these are the timesdirty beloved


Bear, Upper Magdalenian ±12500 BP
la base Joconde
Chicago Bears' backfield, 1941 (detail)
Ours dans l'encadrement
Bestiaire du Moyen Âge XVe siècle
Jean Froissart, Chroniques

After the encore (detail)

Pot with Bear Paw

Lorraine Williams

Têtes d'Eléphants d'Asie, d'Afrique

Illustrations de Histoire naturelle des mammifères


S.F. Clear Of All But 6 Sick Japs
-San Francisco Chronicle May 21, 1942
Evacuation and Internment of San Francisco Japanese
Virtual Museum of the City of San Francisco

Dear Miss Evanson...
Miss Evanson's Class, George Washington Junior High School, Seattle

" we have to mind him."

"Dear Miss Breed..." the letters begin.

Clara Estelle Breed, also known as "Miss Breed," was the children's librarian at the San Diego Public Library from 1929 to 1945. Miss Breed was fond of all children, including the many Japanese American children and teenagers who used to frequent the East San Diego branch library where she worked. Before World War II, Miss Breed was a mentor to many Nisei children who visited the library.

As the United states entered the war, these young Nisei were removed from their homes and placed in concentration camps. Shocked and outraged, Miss Breed helped her young friends by becoming a lifeline to the outside world. She handled out stamped and addressed postcards at the railroad station on the day of their departure and encouraged them to write.
Upon receiving their letters, Miss Breed responded with books, care packages, and immeasurable emotional support. Yet, her commitment to her Japanese American friends did not end with the letters and packages she regulary sent. Recognizing the injustice that the United States had committed against the Japanese American community and seeing the need for others to speak out on their behalf, Miss Breed wrote various articles about the internment both during and after the war. Her actions, like those of the many people who reached out and helped Japanese Americans during this time, were all the more remarkable because of the widespread fear and hatred that was associated with anything Japanese.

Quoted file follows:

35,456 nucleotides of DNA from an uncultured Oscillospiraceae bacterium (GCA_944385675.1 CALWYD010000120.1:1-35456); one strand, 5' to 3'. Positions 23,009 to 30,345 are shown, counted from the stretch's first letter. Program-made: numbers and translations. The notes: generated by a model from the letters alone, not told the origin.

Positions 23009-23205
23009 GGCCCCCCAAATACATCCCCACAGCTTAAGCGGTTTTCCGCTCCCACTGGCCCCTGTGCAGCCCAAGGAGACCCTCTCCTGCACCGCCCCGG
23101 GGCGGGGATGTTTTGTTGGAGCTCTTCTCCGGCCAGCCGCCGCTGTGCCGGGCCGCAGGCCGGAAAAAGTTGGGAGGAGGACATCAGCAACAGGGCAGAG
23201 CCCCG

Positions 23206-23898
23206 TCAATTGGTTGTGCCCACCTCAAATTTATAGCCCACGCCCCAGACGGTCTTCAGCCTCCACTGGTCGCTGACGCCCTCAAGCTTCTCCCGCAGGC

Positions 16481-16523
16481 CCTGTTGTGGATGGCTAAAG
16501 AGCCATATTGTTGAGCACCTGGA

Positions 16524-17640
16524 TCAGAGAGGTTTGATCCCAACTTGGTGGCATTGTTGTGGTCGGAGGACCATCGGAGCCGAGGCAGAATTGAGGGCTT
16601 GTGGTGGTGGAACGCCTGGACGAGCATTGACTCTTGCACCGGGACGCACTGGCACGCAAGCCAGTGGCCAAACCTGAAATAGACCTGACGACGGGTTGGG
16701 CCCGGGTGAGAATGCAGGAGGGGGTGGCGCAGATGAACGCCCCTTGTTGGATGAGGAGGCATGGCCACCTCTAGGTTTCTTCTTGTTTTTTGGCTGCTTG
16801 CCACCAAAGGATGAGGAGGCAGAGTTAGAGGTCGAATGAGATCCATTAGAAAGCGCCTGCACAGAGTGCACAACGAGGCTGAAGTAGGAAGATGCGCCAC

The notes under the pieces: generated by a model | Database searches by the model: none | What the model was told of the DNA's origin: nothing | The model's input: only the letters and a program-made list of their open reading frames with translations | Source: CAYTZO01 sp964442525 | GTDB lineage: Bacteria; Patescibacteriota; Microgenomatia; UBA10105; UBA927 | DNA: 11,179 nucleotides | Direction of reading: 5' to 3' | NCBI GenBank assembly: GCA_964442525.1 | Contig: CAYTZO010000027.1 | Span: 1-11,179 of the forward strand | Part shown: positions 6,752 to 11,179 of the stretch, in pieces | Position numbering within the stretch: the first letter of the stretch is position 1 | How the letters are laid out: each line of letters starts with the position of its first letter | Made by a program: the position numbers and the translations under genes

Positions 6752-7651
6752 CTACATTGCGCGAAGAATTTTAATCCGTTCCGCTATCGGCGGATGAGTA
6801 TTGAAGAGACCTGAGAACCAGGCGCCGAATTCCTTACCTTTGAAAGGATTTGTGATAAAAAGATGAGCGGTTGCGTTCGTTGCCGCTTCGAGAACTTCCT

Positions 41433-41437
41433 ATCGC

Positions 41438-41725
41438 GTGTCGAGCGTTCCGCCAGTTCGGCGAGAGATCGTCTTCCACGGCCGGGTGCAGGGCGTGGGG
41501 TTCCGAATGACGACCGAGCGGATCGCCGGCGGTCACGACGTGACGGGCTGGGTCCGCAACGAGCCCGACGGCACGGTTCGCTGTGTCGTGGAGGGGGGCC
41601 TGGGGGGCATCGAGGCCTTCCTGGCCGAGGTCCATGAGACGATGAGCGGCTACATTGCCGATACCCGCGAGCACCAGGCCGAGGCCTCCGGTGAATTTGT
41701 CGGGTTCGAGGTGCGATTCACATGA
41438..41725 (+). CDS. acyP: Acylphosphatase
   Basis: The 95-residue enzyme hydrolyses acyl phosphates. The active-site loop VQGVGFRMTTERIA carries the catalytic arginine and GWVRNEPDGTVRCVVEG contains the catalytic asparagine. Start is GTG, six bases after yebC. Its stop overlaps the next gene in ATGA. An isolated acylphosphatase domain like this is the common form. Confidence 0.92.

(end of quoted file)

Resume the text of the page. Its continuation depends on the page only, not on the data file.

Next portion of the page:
Letters From Camp
Japanese American National Museum


In 1845 Hans Chr. Andersen who for many years was a frequent guest in Glorup writes about his daily life there: "Up at 8 o'clock, drink coffee, potter about and write until 10 o'clock, then a walk along the long avenue, through the gate and along the lane to Holuf Farm, look at the Belt, walk back, read, tidy, sews, and at 12 lunch with a glass of port. Rest for a while, a new walk, same route, but a little longer, write and read to around 4, dress and go to dinner between 4 and 5. Now come the most boring time until 8 o'clock. … From 8 to 10 I bear the whole conversation."
Glorup Castle
Svindinge - a village in eastern Funen, well on its way into the second millennium, but with its roots deep in the Danish history
searching for Countess Moltke Huitfeldt (Miss Bonaparte)

Ethel Barrymore, daughter of Maurice Barrymore and Georgiana Drew, made her Broadway debut in Captain Jinks of The Horse Marines

Elizabeth Kennedy as Mme. Trentoni

in Captain Jinks of the Horse Marines
Clyde Fitch
's Best Comedy, Garrick Theater, N.Y. 1902

Unemployed father with son, at a Worker's Alliance meeting in North Platte, Nebraska 1938

Salinas lettuce strike, tear gassing, 1936

The Great Hunger, Salinas Lettuce Strike, 1936


Soviet Circus May 1960
Dreamland, Coney Island, N.Y. 1904 with detail
images LoC unless otherwise

An elevated position at The Most Enchanting Spot in the World.
I was preparing material for what I thought were two entirely separate entries, on bears, and on a turn-of-the-19th-century amusement park at Coney Island called Dreamland - but this page links them both in a way that seems a good beginning.
So, bears, and Woodward's Gardens, a precursor of Dreamland, in San Francisco.
I don't revere bears, I actually feel afraid of them in a way that I don't experience with any other animal, including sharks and poisonous snakes - both of which scare me, but in a healthy and understandable way. Bears spook me in a way that has a supernatural dimension, the idea of bears scares me. Yet there were many photos I found that showed them caged and humiliated, photos that tap an already existing disgust toward their captors that has nothing supernatural about it - so it's a mixed response, all in all.
The Dreamland effort has a kind of polarity to the gathered images of bears, entirely human, fantastic, temporary, gone.

Bear with me, Humanity

The Missing Craters of Asteroid Itokawa

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